Robi_G1
Posts: 13
Joined: Wed May 15, 2019 7:23 am

Way of Detecting Bad Frame on MIPI Line?

Fri Jun 21, 2019 10:30 am

Hi all,

I'm using raspiraw on a project, and have a MIPI splitter MUXing 2 cameras to the pi. The cameras are triggered off of an external signal, but for a yet to be diagnosed reason, the cameras will sometimes trigger themselves, with the tail-end of this spurious data appearing at the pi when the splitter switches over to the misbehaving camera, resulting in a missed frame.
Attached image shows an example of when a camera triggers when it shouldn't. Both cameras do it though so it's unlikely to be a defective unit.

Regardless of the cause, losing a frame for any reason really messes up the output of the application.

Is there a way to detect a bad or partial frame in the MMAL buffers (or via some other mechanism)?

Many thanks,
Rob
Attachments
Camera Self-triggering.png
Scope output
Camera Self-triggering.png (39.67 KiB) Viewed 426 times

6by9
Raspberry Pi Engineer & Forum Moderator
Raspberry Pi Engineer & Forum Moderator
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Re: Way of Detecting Bad Frame on MIPI Line?

Fri Jun 21, 2019 2:22 pm

It depends on what the data packet is.

MIPI has Frame Start (FS), Frame End (FE), Line Start (LS), and Line End (LE) short packets. The peripheral can also produce a line count interrupt (LC) every N lines.
LS and LE short frames do contain line numbers, and FS and FE contain frame numbers, but very few things look at them, and not all devices generate sensible numbers in them. I did investigate the frame numbers on ADV7282-M as it signifies the field on interlaced streams, but that's about the only time I've ever had need to look at them.

The rawcam component triggers on the FE to pass the buffer(s) back to the application, and tries on FS or LC to swap a new buffer in in readiness for the next frame (blanking periods can be very short, so you don't want to leave it to FE as you may be too late for FS).
Getting 2 FEs with no FS should be rejected as something invalid.

There are status registers for numerous error conditions: CRCs, parity, invalid sync codes, etc. Defines are in the bcm2835-unicam driver, but you may need to apply some deduction as to what they are. Sorry, I'm not at liberty to dsitribute the datasheet.

rawcam ignores all the errors and silently resets them.
bcm2835-unicam does likewise, but you could amend the driver to do differently - https://github.com/raspberrypi/linux/bl ... cam.c#L642
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Robi_G1
Posts: 13
Joined: Wed May 15, 2019 7:23 am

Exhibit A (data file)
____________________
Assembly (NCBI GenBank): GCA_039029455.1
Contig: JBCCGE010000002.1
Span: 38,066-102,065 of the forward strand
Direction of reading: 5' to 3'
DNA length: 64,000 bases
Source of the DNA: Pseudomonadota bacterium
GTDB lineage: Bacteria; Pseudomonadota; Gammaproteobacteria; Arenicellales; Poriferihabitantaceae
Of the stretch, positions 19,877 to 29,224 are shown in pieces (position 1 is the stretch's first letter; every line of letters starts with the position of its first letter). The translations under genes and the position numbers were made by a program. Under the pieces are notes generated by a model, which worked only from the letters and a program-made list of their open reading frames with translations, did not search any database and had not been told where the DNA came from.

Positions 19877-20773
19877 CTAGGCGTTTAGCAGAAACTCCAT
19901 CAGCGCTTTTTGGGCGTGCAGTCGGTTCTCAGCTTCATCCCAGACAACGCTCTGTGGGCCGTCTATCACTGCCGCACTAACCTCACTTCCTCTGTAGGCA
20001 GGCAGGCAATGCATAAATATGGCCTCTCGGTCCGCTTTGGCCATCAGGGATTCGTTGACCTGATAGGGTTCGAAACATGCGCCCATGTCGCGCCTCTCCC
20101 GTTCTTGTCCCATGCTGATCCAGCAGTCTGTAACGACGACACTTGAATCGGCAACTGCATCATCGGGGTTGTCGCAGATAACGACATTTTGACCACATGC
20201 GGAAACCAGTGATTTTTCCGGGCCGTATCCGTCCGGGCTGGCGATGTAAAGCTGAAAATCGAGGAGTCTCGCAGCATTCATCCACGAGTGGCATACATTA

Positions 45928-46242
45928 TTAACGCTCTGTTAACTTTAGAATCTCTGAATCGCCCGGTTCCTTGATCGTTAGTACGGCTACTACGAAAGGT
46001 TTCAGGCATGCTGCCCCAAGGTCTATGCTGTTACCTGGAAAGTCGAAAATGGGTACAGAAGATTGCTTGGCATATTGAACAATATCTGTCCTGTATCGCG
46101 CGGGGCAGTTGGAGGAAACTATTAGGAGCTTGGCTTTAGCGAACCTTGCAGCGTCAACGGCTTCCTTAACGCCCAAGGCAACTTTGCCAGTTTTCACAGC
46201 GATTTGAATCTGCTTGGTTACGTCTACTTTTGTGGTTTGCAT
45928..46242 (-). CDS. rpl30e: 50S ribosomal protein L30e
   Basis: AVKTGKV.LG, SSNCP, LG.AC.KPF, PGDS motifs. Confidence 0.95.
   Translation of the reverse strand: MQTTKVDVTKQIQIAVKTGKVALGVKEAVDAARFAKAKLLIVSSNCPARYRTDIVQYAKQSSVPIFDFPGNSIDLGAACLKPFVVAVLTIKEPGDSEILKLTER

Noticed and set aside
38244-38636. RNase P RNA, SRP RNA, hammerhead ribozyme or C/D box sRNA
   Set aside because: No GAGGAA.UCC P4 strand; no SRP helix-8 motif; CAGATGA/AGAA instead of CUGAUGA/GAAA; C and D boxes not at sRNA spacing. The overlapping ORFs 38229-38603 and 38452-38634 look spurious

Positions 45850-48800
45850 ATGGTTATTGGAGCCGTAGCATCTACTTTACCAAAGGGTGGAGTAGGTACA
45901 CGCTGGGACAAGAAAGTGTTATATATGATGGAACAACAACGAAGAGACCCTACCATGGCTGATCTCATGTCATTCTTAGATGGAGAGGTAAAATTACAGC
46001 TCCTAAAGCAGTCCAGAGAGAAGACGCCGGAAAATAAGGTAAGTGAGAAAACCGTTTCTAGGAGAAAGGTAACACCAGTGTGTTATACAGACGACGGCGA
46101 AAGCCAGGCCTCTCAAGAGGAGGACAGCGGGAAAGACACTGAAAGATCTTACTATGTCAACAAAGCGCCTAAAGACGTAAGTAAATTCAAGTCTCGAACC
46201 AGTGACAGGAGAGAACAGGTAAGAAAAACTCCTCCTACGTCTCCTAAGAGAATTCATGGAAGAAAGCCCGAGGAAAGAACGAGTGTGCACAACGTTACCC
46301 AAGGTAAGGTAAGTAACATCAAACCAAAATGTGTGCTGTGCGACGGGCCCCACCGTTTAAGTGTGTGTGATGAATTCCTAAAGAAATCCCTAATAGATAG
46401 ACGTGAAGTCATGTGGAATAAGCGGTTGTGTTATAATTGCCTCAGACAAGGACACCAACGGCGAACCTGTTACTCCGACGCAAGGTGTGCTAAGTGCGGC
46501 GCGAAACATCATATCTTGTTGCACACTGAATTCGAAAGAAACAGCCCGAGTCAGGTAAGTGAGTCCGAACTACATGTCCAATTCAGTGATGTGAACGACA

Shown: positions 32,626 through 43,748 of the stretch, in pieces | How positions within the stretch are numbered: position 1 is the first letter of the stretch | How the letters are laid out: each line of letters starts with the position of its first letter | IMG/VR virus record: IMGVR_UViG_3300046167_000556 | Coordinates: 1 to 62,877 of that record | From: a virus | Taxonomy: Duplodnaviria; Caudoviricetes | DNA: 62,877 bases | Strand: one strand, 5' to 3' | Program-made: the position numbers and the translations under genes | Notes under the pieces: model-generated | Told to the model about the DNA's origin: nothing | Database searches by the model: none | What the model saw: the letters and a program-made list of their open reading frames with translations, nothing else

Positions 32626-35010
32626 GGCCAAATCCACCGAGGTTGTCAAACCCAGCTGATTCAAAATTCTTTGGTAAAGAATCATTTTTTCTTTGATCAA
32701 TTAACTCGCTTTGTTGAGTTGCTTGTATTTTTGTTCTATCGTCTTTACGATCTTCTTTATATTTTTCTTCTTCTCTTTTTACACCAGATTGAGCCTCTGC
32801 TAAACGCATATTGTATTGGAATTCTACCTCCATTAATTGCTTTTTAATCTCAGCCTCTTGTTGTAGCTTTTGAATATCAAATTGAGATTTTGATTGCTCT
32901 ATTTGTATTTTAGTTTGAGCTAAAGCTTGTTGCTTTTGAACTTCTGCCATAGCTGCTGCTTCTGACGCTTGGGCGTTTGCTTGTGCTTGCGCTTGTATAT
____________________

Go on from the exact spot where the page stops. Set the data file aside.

Re: Way of Detecting Bad Frame on MIPI Line?

Fri Jun 21, 2019 3:51 pm

Thanks, that's my Monday filled up nicely.

Robi_G1
Posts: 13
Joined: Wed May 15, 2019 7:23 am

Re: Way of Detecting Bad Frame on MIPI Line?

Thu Jul 04, 2019 1:09 pm

6by9 wrote: rawcam ignores all the errors and silently resets them.
bcm2835-unicam does likewise, but you could amend the driver to do differently - https://github.com/raspberrypi/linux/bl ... cam.c#L642
Following on from that advice, I've read half the Debain Admin' Handbook, the first couple of chapters of https://lwn.net/Kernel/LDD3/, and built the rpi kernel from source. Linux drivers (and everything else Linux-related really) are all very new to me, so I thought I'd keep things simple and add a load of 'printk' statements to bcm2835-unicam.c just to get something out of it.

Code: Select all

printk(KERN_ERR "#Hello World#");  //have also tried 'KERN_ALERT' with the same outcome.
I put these in the functions I assumed would be called by modprobe or rmmod commands (unicam_probe(), unicam_open(), unicam_release(), unicam_remove(), and a couple of others for luck.

Using the instructions here: https://www.raspberrypi.org/documentati ... uilding.md I rebuilt the kernel, and it appears to have detected a change to the bcm2835.c file (below).

Code: Select all

[email protected]:~/linux$ sudo make -j4 ARCH=arm CROSS_COMPILE=arm-linux-gnueabihf- zImage modules dtbs
scripts/kconfig/conf  --syncconfig Kconfig
  CALL    scripts/checksyscalls.sh
  CHK     include/generated/compile.h
  GZIP    kernel/config_data.gz
  CC [M]  drivers/media/platform/bcm2835/bcm2835-unicam.o
  Building modules, stage 2.
  Kernel: arch/arm/boot/Image is ready
  Kernel: arch/arm/boot/zImage is ready
  MODPOST 1586 modules
  CC      drivers/media/platform/bcm2835/bcm2835-unicam.mod.o
  LD [M]  drivers/media/platform/bcm2835/bcm2835-unicam.ko
...and then when I install the modules to the boot SD card, it does the bcm2835-unicam module (again, below).

Code: Select all

[email protected]:~/linux$ sudo make ARCH=arm CROSS_COMPILE=arm-linux-gnueabihf- INSTALL_MOD_PATH=mnt/ext4 modules_install
... many lines ....
INSTALL drivers/media/platform/bcm2835/bcm2835-unicam.ko
... many more lines...
But when I then run '$sudo modprobe bcm2835-unicam' on the pi, nothing comes up in dmesg, and there's nothing in /var/log/kern.log either. I've tried running both raspistill and raspiraw to see if they load the module and call anything, but none of my error printings show up.

I then rebuilt the kernel on the RPi zero itself (~19 hrs), and it (the pi) still works. I tried my 'hello world' module on the pi. It prints things to dmesg just like it does in Ubuntu. But insmod and rmmod (whilst successfully loading the module, seen via '$lsmod | grep unicam'), don't do anything that gets logged.

So my questions are (sorry for the long preamble):
* Am I looking in the wrong place for logs?
* Do I need to do some more research? I thought that running raspiraw would load rawcam, which would load the unicam module, which would printk to the kernel log, but that seems not to be the case.

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